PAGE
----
In a statement issued today, the Florida Association of District School Superintendents (FADSS) issued a strong statement opposing the testing and accountability system. Citing the recently released validity study acknowledgment that the Florida Standards Assessment “did not meet the normal rigor and standardization expected of a high stakes program like the FSA”, FADSS issued the following recommendations:
by Anne Marie Farmer, Nashville League of Women Voters
If you follow public education in Nashville, you’ve probably heard mention of the Achievement School District, or ASD. But, many people are unsure what the ASD is and how it impacts Nashville. This article is a quick primer on the ASD, its performance, and its footprint in our town.
I just finished reading Dale Russakoff’s book The Prize on the collapse of the Newark school reform effort. Newark was supposed to be the poster child for school reform. Mark Zuckerberg of Facebook donated $100 million dollars. Cory Booker, Newark’s mayor became a television celebrity. Governor Christie was a staunch supporter until he wasn’t. Cami Anderson was hired to lead the charge. She left.
The book reads like an adventure story beginning with Booker and Christie trolling the streets of Newark in the dead of night.
I thought The Prize would be about charter schools. It really was not. It is about…
In this brief published by the National Educational Policy Center, Jennifer Rice expands on Horace Mann’s view of what it would take to provide equal opportunity in our schools. She asks: What is equal opportunity with respect to education and how to we measure it?
Her argument is expansive. It requires policy makers and the public to formalize policies that account for the social and economic role of schools in determining students’ life chances. She argues that if we commit schools to providing equal opportunity, it will broaden the evaluation of schools from a narrow academic achievement focus.
Providing equity requires a whole community to participate. Rice explains how. I give an example of a school in Orlando that shows this concept at work. It is startling! If it works so well in one school, how can a community plan differently to help all schools?
AlterNet published another story on the origins of school choice in Florida. The story begins with Jeb Bush’s term as governor. What may have been intended to dramatically improve schools only turned out to be dramatic in the number of reports of corruption and chaos. The article ties together the power brokers and the growth of for-profit charter schools.
It is a money and politics tale. You can read it here: How Jeb Bush’s Florida Plan School ‘Choice’ Created Industry Corruption and Chaos. You will find reports about the League of Women Vote’s study including data from Sue Legg and Pat Hall (LWV Hillsborough).
Some groups are making teachers into scapegoats to justify opposition to unions, taxes, or facing problems in low income neighborhood schools. In a 20014 speech, U.S. Secretary of Education Duncan claimed that academically, our teachers were in the bottom third of their college class. He argues that new teachers are underprepared, and low-income students get short changed. Somehow better qualified teachers would improve our ranking on international tests.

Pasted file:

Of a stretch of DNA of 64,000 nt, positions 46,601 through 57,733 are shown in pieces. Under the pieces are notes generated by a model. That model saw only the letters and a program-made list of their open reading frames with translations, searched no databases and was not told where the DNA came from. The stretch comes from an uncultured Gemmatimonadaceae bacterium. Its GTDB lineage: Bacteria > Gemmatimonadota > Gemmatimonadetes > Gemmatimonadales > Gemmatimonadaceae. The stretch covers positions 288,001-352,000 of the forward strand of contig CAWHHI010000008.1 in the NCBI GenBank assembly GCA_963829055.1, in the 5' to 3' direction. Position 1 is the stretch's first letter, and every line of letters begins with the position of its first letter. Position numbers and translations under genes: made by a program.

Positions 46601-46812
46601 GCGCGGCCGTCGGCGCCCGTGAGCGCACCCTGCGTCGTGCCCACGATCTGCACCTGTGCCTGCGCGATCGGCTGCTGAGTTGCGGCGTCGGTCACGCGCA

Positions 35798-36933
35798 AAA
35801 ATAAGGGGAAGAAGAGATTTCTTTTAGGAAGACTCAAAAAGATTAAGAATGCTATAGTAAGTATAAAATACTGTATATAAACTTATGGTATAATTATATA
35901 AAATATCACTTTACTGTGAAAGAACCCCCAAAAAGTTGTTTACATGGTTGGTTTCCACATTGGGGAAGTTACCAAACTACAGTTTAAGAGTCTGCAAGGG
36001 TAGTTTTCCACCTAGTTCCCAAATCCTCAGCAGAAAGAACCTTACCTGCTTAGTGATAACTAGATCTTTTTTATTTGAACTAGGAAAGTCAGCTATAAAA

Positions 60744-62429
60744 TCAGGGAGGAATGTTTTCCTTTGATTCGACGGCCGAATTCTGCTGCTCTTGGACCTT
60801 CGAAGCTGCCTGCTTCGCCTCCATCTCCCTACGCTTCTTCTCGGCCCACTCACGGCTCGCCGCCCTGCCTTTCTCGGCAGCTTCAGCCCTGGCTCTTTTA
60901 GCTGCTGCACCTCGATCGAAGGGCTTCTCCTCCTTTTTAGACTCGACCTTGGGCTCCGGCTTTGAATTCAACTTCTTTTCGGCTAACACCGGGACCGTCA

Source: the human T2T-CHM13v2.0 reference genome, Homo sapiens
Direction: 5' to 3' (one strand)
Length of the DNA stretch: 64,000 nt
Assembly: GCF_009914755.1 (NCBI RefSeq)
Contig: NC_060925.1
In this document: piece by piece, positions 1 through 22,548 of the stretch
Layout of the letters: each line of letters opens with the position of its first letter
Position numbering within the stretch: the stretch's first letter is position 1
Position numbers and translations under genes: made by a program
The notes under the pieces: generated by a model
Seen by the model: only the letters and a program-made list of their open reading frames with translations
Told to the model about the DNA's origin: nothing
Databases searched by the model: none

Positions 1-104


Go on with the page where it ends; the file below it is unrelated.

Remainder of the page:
A New York Times article by Daniel Willingham Teachers Aren’t Dumb takes a different view and gives facts to back it up.
The State of New Jersey took over Newark’s public schools in 1995. Fifteen years later, Newark schools were still struggling. Mark Zuckerberg of Facebook fame, donated $100 million to the district in 2010. The Education Commissioner, Chris Cerf, had formerly served as deputy chancellor of New York’s schools. Prior to that he was president of Edison Schools Inc., a private for-profit management company that failed. He hired Cami Anderson, former head of Teach for America and New York’s District 79 at risk schools. What happened next is alarming. It could lead to something constructive.
You may have noticed a shift in focus on the blog recently. Every once in awhile this happens. I will tell you why. Call it critical thinking and problem solving? Continue reading
‘New Mexico’s education department is in court. So are those in 12 other states, including Florida. This lawsuit is about money, but not just the amount of money. In New Mexico, the population is different from many states, and the needs are greater.
Meredith Machen sent information about their state that helps to better understand the challenges they face. Take heart, some public education advocates are winning in court.
We have all heard about violence in some schools. This second piece in the Tampa Bay Times on the Pinellas County failing schools should have a disturbing warning. It is not disturbing, it is frightening. Ignoring problems makes them worse, much worse.
I hesitated to post this story, but we need to know what happens when those who can, flee and refuse to deal with who is left. This is the picture that some paint about the impact of socio-economic resegregation of our schools. We can avoid this scenario if we have the will and the common sense not to divide our communities. Behaviors can be managed if the children receive the help they need.